In this colloquium we will explain how a biologist and an archaeologist can find a common interest in plant stable isotopes and we will show exemplary applications of this technique in our work.

  • The 112th ICREA Colloquium ‘Silicate stardust: from the nanoscale to galactic relevance’

     

    Speakers: ICREA Research Professors Stephan Bromley from the Universitat de Barcelona (UB) and Ciska Kemper from the Institut de Ciències de l'Espai (ICE-CSIC)

     

    When: 17th of September 2024, 18:00h

     

    Where: Auditorium FCRI, Passeig de Lluís Companys, 23, 08010 Barcelona

     

    Abstract:

     

    Although stars are the most eye-catching component of galaxies, the space between stars inside galaxies is not empty. Instead, this interstellar medium (ISM) is sparsely filled with gas and dust. Denser parts of the ISM – so-called molecular clouds – may form stars from gravitational contraction. Stars, as they age,  produce increasingly heavier atoms (e.g. C, O, Mg, Si) from fusion reactions in their highly compressed interiors. Ultimately, old dying stars shed parts of their outer layers back into the ISM, enriched with the products of these reactions. Indeed, stars are the source of virtually all elements that we see around us today, with the exception of hydrogen and helium, which were formed during the Big Bang.

     

    While many of these heavier elements are mostly present in the gas phase, many become condensed into solids, often in the form of sub-micron-sized dust grains. These dust particles absorb and emit radiation in the ISM and thus play an important role in the energy balance of a galaxy. As such, at galactic length scales, they can regulate the process of star formation and indeed galaxy evolution itself.  At much smaller nanoscale length scales, dust grains also provide a catalytic surface for essential chemical reactions to take place, potentially including those relevant to the origins of life. Ultimately, these tiny grains also provide the building blocks for forming planets like our own Earth. Thus, even though dust takes up only 1% of the mass of the ISM, and even a smaller fraction of the mass of galaxies as a whole, understanding its nature, formation and evolution is an important quest in understanding the evolution of galaxies, astrochemical processes and the formation of planetary systems.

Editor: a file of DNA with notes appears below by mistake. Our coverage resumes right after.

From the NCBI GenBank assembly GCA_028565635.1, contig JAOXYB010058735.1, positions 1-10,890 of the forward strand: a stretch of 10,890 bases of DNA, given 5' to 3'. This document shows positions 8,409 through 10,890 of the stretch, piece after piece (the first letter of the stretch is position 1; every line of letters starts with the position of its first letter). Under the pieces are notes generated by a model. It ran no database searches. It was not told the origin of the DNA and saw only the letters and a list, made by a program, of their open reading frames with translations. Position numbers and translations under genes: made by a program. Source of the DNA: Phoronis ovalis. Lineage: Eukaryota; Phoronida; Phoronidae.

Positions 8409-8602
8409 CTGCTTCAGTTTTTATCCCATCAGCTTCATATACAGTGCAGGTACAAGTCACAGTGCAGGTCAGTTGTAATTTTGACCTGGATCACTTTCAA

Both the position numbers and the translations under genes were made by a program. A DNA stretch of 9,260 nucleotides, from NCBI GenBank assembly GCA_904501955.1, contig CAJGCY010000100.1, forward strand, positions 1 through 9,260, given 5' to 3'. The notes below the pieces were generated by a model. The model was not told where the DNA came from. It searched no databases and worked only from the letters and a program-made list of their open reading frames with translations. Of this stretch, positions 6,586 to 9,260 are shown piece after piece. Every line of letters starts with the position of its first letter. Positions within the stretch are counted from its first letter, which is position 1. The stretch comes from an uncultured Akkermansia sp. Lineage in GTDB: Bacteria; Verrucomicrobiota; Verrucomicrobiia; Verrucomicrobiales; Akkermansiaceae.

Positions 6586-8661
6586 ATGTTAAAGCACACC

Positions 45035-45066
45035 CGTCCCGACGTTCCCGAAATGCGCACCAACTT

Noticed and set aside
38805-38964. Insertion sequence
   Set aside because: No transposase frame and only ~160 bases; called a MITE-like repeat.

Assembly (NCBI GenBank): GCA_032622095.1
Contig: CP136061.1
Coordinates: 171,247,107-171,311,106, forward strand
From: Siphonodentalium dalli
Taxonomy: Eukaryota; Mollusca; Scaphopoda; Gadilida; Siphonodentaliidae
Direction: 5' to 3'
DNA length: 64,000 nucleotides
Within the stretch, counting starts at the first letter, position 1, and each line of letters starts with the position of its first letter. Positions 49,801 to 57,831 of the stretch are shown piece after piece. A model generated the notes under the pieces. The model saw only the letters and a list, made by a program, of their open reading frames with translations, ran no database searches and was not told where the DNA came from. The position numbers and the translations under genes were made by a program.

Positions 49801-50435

With a share of about 75% of the total galactic dust mass, silicates (i.e. solids based on mixtures of Si, O and Mg/Fe) form the main constituent of interstellar dust. We will discuss the life cycle of silicate dust from its production in evolved stars, through processing in the interstellar medium to its demise in star forming regions in our own Milky Way and in other galaxies. To understand the nature of silicate dust at the nanoscale we will highlight how quantum chemical computer modelling can provide otherwise difficult to obtain insights that can be used to interpret experiments and observations. Here, we will focus on the properties and formation of silicate nanograins, and the role of silicate dust in catalysing the  formation of important chemical species. From a larger scale observational perspective we will explore the observational evidence of the presence of silicates in different astrophysical environments, and the different forms in which it may be present.  Here we will particularly highlight new results from the James Webb Space Telescope, which is ideally suited to study the properties of astronomical silicates with unprecedented detail.